Much of the northeast is snowed in by Winter Storm Juno, but—as we've seen in the wake of other storms, like Hurricane Sandy—not all people are snowed in equally
. Low-wage workers, who have little or no paid time off, may lose a day of pay or be forced to find their way to work despite public transit and roads that have been shut down:
To prepare for “snowmageddon,” Ana Navarrete stocked up on diapers Monday afternoon. She and her ex-boyfriend, Pedro Blanco, perused the baby aisle of a CVS drug store, having left their 2-month-old son with a sitter.
As the snow piled up on Hillside Avenue, Navarrete thought about her imminent commute. She works nights, 8 p.m. to 1 a.m., as a hotel maid on Long Island, about 25 miles east. She drives 60 minutes each way — much longer in the snow — for just $8.50 per hour, 25 cents below the state minimum wage.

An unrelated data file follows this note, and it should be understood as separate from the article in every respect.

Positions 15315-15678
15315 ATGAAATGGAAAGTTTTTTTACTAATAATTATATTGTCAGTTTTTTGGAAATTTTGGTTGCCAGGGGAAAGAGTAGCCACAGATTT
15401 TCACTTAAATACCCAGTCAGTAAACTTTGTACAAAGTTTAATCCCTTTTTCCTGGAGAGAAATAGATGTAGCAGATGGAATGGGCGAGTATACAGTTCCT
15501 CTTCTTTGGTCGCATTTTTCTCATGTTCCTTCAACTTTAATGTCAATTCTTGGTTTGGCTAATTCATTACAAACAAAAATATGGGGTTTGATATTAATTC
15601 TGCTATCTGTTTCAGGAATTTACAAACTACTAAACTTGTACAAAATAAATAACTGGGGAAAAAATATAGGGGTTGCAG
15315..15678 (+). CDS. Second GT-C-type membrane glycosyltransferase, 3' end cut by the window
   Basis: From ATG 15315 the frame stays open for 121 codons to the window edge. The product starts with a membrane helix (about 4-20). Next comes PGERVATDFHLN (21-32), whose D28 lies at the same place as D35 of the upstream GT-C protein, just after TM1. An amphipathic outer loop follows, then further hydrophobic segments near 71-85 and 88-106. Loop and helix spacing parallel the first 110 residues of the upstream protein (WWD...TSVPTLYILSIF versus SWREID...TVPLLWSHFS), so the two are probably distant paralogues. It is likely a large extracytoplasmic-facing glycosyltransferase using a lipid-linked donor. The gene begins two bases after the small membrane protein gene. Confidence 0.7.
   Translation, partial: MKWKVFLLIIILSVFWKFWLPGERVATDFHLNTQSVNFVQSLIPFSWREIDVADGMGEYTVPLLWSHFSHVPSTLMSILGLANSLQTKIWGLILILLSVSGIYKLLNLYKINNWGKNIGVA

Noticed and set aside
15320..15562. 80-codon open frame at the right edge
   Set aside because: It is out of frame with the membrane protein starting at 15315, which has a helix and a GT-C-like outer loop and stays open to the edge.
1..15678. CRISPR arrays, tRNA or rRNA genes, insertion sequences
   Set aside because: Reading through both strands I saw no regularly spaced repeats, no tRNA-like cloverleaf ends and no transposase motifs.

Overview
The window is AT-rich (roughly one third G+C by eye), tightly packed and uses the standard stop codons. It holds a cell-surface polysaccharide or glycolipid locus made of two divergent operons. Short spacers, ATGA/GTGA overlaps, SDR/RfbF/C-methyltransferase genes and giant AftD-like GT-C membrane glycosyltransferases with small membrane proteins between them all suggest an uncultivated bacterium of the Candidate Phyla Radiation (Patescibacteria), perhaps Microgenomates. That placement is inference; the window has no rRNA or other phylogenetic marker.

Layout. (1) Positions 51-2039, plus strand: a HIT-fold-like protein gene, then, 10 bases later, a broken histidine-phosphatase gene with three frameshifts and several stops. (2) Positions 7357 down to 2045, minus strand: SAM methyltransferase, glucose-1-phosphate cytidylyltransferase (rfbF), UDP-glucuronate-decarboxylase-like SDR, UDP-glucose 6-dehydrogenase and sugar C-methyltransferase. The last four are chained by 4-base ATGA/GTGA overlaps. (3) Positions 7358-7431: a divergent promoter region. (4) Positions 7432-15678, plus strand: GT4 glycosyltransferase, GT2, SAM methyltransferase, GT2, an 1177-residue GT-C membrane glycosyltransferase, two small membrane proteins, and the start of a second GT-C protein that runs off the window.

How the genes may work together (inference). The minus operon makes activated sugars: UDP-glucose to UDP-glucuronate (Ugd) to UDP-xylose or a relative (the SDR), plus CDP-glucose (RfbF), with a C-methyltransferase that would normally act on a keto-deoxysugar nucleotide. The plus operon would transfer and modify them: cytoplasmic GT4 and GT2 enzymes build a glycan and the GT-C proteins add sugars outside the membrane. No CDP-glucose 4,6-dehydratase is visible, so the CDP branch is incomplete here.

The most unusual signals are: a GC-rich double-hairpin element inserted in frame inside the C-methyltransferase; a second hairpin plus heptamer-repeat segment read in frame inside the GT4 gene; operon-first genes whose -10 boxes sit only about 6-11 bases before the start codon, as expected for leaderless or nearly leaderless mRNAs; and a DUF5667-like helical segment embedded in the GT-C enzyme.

“I have to go to work,” Navarrete said, reassured that Blanco, a landscaper, could stay with the baby overnight. “My boss is making me work tonight and tomorrow night. If I didn’t go in, I would lose my job.”
Navarrete is far from alone, even with paid leave laws in New York City, Connecticut, and Massachusetts. It's one more demonstration of how deeply inequality runs in the United States, that the snow day giving rise to thousands of discussions of best snow-day foods, hot chocolate jokes, and Netflix marathons among some people is forcing others to scramble for child care and make hard decisions about budgets and the risk of losing a day of pay or even a job.